The twin-turbo unit is fine in terms of the shove it provides the Navara with but it's ever so noisy compared to any other diesel you can think of; the turbos in particular make a right racket, whirring away like gigantic turbines in an industrial factory. Revved past 2,500rpm, the 2.3 four-pot becomes coarse and strained. There are plus points, in that it's cleaner than before (this auto double-cab is the least 'green' of the lot, at a still-reasonable 183g/km of CO2 emissions) and when it's cruising, it's not so loud, but the turbodiesel proves to be the weakest point in the Navara's armour. Try out the Amarok with the biturbo 180hp unit and you'll see what we mean about the Nissan's relative lack of refinement.

Verdict

A largely superb pick-up truck from Nissan, the NP300 Navara should find plenty of buyers in a growing market because it's certainly up there with the class leaders in this segment. Strangely, the Navara has always performed better for Nissan as a retail purchase than as a CV here in Europe, so while headquarters has insisted that more commercial users of the NP300 are found, it's clear that the focus still remains on tempting private owners out of their SUVs. On that basis, adding multilink rear suspension was a stroke of genius on the part of Nissan; sticking with the agricultural 2.3-litre turbodiesel was not so clever. Drive one, and if you can live with the considerable hubbub of the motor, you'll find no real reason to dislike the NP300 Navara.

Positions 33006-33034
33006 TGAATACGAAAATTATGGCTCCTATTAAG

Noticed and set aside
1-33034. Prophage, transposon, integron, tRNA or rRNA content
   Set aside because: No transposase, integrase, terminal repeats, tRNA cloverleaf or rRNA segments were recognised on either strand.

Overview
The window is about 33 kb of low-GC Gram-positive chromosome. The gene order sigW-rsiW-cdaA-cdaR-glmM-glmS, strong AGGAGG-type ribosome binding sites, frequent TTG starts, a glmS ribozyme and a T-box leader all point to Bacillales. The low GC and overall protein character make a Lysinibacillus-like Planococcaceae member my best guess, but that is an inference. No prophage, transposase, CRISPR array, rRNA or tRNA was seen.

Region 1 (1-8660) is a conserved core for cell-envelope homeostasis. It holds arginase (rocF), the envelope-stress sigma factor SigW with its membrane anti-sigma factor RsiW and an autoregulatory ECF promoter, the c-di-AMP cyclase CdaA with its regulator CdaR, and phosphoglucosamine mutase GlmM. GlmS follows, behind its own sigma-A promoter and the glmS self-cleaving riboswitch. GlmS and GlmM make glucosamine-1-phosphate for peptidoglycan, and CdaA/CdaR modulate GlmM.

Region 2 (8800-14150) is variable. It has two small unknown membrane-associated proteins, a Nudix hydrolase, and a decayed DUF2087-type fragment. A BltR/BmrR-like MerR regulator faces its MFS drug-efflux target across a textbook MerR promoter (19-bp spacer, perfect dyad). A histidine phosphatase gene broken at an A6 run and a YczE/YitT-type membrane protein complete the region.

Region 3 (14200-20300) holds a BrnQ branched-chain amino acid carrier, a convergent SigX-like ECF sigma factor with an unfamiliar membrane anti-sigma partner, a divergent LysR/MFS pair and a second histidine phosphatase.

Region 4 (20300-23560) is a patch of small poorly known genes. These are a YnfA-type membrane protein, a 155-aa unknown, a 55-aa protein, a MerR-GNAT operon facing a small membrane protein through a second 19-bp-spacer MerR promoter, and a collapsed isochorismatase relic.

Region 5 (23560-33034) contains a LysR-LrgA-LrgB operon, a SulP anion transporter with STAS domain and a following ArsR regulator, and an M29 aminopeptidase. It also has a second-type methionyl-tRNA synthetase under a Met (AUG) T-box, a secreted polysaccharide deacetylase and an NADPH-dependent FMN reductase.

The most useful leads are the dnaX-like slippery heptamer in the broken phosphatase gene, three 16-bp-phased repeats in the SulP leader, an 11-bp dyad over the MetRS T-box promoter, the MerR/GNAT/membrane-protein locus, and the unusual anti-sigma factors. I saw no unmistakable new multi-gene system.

4 4 4 4 4 Exterior Design

4 4 4 4 4 Interior Ambience

4 4 4 4 4 Passenger Space

5 5 5 5 5 Luggage Space

4.5 4.5 4.5 4.5 4.5 Safety

4.5 4.5 4.5 4.5 4.5 Comfort

3.5 3.5 3.5 3.5 3.5 Driving Dynamics

3 3 3 3 3 Powertrain


Matt Robinson - 19 Nov 2015



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2016 Nissan NP300 Navara Double Cab. Image by Nissan.2016 Nissan NP300 Navara Double Cab. Image by Nissan.2016 Nissan NP300 Navara Double Cab. Image by Nissan.2016 Nissan NP300 Navara Double Cab. Image by Nissan.2016 Nissan NP300 Navara Double Cab. Image by Nissan.

2016 Nissan NP300 Navara Double Cab. Image by Nissan.2016 Nissan NP300 Navara Double Cab. Image by Nissan.2016 Nissan NP300 Navara Double Cab. Image by Nissan.2016 Nissan NP300 Navara Double Cab. Image by Nissan.2016 Nissan NP300 Navara Double Cab. Image by Nissan.



2016 Nissan NP300 Navara Double Cab. Image by Nissan.
 

2016 Nissan NP300 Navara Double Cab. Image by Nissan.
 

2016 Nissan NP300 Navara Double Cab. Image by Nissan.
 

2016 Nissan NP300 Navara Double Cab. Image by Nissan.
 

2016 Nissan NP300 Navara Double Cab. Image by Nissan.
 

2016 Nissan NP300 Navara Double Cab. Image by Nissan.
 

2016 Nissan NP300 Navara Double Cab. Image by Nissan.
 

2016 Nissan NP300 Navara Double Cab. Image by Nissan.
 

2016 Nissan NP300 Navara Double Cab. Image by Nissan.
 

2016 Nissan NP300 Navara Double Cab. Image by Nissan.
 

2016 Nissan NP300 Navara Double Cab. Image by Nissan.